• Then, switch the other sides.
  1. Runner’s Lunge

How to perform stretch:

  • Get on all fours, facing the front of the mat.
  • Plant the fingertips gently into the floor as you extend your right leg behind you, maintaining the knee rested or lifted slightly.
  • Press the right heel toward the back of the room.
  • Bring the left foot forward so it is in line with your left hand.
  • Maintain your head upwards.
  • Inhale & exhale, driving the hips further into the ground with each breath.
  • Then, move to the other sides.

Hip Adductor Strengthening Exercises.

  • Hip adductor exercises utilize multiple small muscles in the inner thigh that are responsible for bringing the thighs together, providing balance & support, and proper hip alignment. Most people should only consider doing hip adductor exercises whenever they walk past the hip adductor machine in the gym but we are here to change that Mentality.
  • It is essential to strengthening the hip adductor muscles to increase mobility & flexibility, enhance stability & prevent leg injuries. Strong abductors are an integral part of sports performance, maintaining mobility, & injury prevention, as you age. This is the main muscle group that contributes to hip mobility & strength. In terms of strength training, the adductors are mostly overlooked because they can be difficult to train properly.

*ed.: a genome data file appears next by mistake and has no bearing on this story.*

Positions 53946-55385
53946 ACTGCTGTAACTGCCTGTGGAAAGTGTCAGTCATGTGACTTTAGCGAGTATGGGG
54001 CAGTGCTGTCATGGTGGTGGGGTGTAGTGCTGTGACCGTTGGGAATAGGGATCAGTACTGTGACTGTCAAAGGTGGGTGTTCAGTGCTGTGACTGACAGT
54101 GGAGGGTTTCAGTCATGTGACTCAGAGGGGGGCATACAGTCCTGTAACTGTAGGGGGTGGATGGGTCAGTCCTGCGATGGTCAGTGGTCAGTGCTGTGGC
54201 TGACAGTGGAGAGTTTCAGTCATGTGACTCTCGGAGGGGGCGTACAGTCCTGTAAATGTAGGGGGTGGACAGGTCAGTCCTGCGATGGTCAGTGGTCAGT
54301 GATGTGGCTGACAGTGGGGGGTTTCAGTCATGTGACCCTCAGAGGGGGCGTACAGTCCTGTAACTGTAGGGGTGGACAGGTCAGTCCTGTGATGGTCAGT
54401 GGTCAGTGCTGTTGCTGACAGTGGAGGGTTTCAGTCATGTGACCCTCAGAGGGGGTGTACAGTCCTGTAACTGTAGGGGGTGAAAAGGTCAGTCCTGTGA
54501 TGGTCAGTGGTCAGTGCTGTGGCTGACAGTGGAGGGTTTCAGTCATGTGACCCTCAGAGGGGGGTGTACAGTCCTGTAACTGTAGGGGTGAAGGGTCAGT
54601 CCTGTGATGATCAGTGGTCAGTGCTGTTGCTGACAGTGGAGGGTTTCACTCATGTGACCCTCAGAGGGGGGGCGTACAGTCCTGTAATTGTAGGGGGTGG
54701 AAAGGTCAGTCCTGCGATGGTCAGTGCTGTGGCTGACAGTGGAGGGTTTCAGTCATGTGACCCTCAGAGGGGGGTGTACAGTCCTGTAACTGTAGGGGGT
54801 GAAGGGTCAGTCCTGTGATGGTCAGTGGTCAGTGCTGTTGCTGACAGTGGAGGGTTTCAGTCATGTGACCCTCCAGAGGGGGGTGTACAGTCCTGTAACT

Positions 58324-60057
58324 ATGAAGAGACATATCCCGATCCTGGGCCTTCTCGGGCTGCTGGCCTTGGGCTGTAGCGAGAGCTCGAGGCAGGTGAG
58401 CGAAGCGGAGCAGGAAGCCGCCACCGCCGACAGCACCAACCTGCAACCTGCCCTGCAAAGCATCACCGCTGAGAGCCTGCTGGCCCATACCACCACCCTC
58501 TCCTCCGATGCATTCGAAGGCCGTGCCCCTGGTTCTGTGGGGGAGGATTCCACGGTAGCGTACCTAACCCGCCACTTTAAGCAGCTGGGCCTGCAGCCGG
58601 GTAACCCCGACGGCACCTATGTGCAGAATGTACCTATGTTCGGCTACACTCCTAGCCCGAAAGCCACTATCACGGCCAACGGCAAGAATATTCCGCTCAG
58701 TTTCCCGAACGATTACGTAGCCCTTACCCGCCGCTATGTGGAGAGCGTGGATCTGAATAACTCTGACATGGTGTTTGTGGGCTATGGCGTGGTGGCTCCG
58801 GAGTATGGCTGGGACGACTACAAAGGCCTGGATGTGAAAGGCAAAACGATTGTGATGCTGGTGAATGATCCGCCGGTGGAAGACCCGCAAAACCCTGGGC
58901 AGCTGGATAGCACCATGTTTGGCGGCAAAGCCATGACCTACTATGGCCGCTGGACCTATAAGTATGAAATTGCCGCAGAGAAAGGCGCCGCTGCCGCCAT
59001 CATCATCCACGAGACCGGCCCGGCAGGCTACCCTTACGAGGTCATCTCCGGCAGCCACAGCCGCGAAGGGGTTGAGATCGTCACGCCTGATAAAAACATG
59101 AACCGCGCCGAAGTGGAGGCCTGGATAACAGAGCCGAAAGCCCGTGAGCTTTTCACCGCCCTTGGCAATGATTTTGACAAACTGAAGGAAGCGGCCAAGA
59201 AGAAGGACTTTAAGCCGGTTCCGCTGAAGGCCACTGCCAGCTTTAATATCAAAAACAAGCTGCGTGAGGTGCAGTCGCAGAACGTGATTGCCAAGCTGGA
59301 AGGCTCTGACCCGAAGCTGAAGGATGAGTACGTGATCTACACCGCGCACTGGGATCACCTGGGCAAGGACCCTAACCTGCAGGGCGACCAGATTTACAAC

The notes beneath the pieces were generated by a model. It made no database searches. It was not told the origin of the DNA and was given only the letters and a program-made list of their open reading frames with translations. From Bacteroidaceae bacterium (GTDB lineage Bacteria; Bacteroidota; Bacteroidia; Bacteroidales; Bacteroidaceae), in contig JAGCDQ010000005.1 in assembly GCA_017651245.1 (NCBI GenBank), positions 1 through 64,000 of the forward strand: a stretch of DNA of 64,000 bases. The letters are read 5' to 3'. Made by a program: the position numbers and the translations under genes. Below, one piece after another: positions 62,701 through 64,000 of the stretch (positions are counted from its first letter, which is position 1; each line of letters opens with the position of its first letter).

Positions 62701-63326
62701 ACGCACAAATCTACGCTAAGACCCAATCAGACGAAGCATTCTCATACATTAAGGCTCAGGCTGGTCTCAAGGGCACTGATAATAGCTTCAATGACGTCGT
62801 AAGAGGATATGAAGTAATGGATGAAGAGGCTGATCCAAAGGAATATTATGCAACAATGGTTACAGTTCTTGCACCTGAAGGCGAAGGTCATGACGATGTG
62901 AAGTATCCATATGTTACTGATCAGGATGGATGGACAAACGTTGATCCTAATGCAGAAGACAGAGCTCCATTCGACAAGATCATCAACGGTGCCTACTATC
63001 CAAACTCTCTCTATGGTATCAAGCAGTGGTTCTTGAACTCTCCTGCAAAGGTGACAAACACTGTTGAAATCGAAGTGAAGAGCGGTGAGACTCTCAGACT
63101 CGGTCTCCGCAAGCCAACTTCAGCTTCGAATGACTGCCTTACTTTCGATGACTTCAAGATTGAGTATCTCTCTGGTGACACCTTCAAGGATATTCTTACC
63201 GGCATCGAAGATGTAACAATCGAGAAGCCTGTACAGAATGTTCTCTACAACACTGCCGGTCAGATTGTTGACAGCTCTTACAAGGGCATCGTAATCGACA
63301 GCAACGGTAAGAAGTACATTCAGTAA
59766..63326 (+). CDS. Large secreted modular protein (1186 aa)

1. Standing Leg Circles
  2. Side-Lying Hip Adduction
  3. Squat Side Kick
  4. Standing side Leg Raise
  5. Sumo Squat
  6. Cross Scissors
  7. Dumbbell Side LungeCossack Squat
  8. Copenhagen Side Plank
  9. Cable Hip Adductor
  10. Seated Hip Adduction
  11. Adductor machine
  12. Wide stance squat
  13. Standing banded adduction
  14. Seated banded adduction
  1. Standing Leg Circles

How to do it?

  • This is the dynamic warm-up exercise, this exercise improves blood circulation to the hip muscle & upper leg.
  • for standing leg circle exercise, stand with feet hip-width apart.
  • Raise the left leg off the floor. while balancing on the right leg, make a small circle with your left leg.
  • Complete 10 to 20 repetitions on the left side then change to the right leg.
  • Note: If you have a balance problem then stand close to a prop where you can help to maintain your body by holding something.

2. Side-Lying Hip Adduction

Side-Lying Hip Adduction
Side-Lying Hip Adduction

How to do it?

  • This is the best exercise for the hip adductors that can be done on the ground while isolating a single leg at a time.